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Data Models

Underlying the structure of a database is the data model: a collection of conceptual tools for describing data, data relationships, data semantics, and consistency constraints. A data model provides a way to describe the design of a database at the physical, logical, and view levels. 

The data models can be classified into four different categories:

Relational Model. The relational model uses a collection of tables to represent both data and the relationships among those data. Each table has multiple columns, and each column has a unique name. Tables are also known as relations. The relational model is an example of a record-based model. 

Record-based models are so named because the database is structured in fixed-format records of several types. Each table contains records of a particular type. Each record type defines a fixed number of fields, or attributes. The columns of the table correspond to the attributes of the record type. The relational data model is the most widely used data model, and a vast majority of current database systems are based on the relational model.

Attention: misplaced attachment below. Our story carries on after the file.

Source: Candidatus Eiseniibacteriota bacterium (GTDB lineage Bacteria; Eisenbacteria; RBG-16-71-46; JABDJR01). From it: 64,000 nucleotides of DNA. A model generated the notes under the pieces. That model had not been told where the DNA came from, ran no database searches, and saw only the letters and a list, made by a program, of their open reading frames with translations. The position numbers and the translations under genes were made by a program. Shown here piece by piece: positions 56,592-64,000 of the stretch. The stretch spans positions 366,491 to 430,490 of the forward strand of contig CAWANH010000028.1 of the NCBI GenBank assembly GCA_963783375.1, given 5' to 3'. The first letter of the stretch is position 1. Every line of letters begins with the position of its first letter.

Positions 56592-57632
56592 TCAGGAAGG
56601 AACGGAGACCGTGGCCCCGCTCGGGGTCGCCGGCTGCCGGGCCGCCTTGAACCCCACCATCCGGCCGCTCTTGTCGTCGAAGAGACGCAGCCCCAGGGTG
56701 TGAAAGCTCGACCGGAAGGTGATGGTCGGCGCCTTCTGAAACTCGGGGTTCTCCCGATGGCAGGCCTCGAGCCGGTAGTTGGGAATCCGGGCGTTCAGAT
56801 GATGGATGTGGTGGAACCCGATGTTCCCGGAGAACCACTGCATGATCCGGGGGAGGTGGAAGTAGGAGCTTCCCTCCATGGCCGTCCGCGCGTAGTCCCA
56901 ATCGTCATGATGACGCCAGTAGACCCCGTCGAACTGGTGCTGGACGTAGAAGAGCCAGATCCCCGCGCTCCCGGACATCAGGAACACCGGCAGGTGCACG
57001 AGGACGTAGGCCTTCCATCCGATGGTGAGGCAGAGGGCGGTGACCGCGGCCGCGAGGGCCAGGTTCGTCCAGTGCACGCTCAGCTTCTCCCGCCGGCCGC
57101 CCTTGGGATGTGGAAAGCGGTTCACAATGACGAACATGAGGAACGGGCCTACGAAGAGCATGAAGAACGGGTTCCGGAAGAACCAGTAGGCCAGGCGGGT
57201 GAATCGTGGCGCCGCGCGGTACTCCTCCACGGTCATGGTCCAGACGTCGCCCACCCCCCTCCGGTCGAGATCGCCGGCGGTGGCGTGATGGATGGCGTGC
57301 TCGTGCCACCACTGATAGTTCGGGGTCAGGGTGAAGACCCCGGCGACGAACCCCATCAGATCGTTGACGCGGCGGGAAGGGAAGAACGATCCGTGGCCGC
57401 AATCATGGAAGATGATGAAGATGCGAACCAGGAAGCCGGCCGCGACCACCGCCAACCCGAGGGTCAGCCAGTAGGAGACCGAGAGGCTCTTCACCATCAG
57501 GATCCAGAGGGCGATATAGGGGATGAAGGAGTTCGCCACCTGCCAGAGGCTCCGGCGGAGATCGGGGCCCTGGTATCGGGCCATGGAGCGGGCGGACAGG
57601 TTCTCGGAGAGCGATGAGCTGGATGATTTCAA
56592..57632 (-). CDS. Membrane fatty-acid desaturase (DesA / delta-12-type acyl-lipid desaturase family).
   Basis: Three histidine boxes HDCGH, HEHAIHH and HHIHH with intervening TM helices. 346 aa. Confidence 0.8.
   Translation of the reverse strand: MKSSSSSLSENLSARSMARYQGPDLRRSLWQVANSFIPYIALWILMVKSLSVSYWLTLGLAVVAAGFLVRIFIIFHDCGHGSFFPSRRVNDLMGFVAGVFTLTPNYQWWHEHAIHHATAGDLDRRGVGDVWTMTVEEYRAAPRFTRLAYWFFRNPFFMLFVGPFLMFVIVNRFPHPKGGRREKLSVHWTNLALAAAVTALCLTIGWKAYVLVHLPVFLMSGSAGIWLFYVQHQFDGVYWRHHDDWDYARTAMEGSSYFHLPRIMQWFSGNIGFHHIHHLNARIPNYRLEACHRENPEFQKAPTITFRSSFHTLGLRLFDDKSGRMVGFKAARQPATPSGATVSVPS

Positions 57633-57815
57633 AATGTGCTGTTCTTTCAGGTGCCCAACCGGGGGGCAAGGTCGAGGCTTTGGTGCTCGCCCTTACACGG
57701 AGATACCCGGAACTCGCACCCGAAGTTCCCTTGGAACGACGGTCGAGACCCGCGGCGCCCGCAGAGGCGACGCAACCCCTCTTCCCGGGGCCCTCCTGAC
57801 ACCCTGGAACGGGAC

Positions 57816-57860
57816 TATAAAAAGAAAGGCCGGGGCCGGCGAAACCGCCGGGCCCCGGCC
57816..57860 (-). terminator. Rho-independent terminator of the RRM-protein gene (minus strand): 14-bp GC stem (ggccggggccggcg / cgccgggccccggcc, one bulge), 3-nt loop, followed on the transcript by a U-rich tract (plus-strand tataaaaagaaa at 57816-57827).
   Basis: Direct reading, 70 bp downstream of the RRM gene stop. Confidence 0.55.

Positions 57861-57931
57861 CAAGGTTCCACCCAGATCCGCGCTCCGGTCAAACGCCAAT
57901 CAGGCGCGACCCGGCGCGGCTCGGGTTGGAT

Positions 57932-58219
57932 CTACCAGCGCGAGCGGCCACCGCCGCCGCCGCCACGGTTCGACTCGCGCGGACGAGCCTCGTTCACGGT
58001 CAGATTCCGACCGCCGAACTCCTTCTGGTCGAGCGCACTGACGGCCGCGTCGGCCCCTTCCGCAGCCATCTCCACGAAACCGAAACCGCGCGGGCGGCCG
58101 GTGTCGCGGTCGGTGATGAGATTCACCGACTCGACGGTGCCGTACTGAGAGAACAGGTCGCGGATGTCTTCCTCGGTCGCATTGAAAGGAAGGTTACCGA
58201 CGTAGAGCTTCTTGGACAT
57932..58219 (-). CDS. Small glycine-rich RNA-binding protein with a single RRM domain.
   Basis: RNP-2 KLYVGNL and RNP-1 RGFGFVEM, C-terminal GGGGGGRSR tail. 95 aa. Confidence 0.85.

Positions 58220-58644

Entity-Relationship Model. The entity-relationship (E-R) data model uses a collection of basic objects, called entities, and relationships among these objects.

 An entity is a “thing” or “object” in the real world that is distinguishable from other objects. The entity- relationship model is widely used in database design. 

Object-Based Data Model. Object-oriented programming (especially in Java, C++, or C#) has become the dominant software-development methodology. This led to the development of an object-oriented data model that can be seen as extending the E-R model with notions of encapsulation, methods (functions), and object identity. The object-relational data model combines features of the object-oriented data model and relational data model. 

Semi-structured Data Model. The semi-structured data model permits the specification of data where individual data items of the same type may have different sets of attributes. This is in contrast to the data models mentioned earlier, where every data item of a particular type must have the same set of attributes. The Extensible Markup Language (XML) is widely used to represent semi-structured data. Historically, the network data model and the hierarchical data model preceded the relational data model.  

These models were tied closely to the underlying implementation, and complicated the task of modeling data. As a result they are used little now, except in old database code that is still in service in some places.

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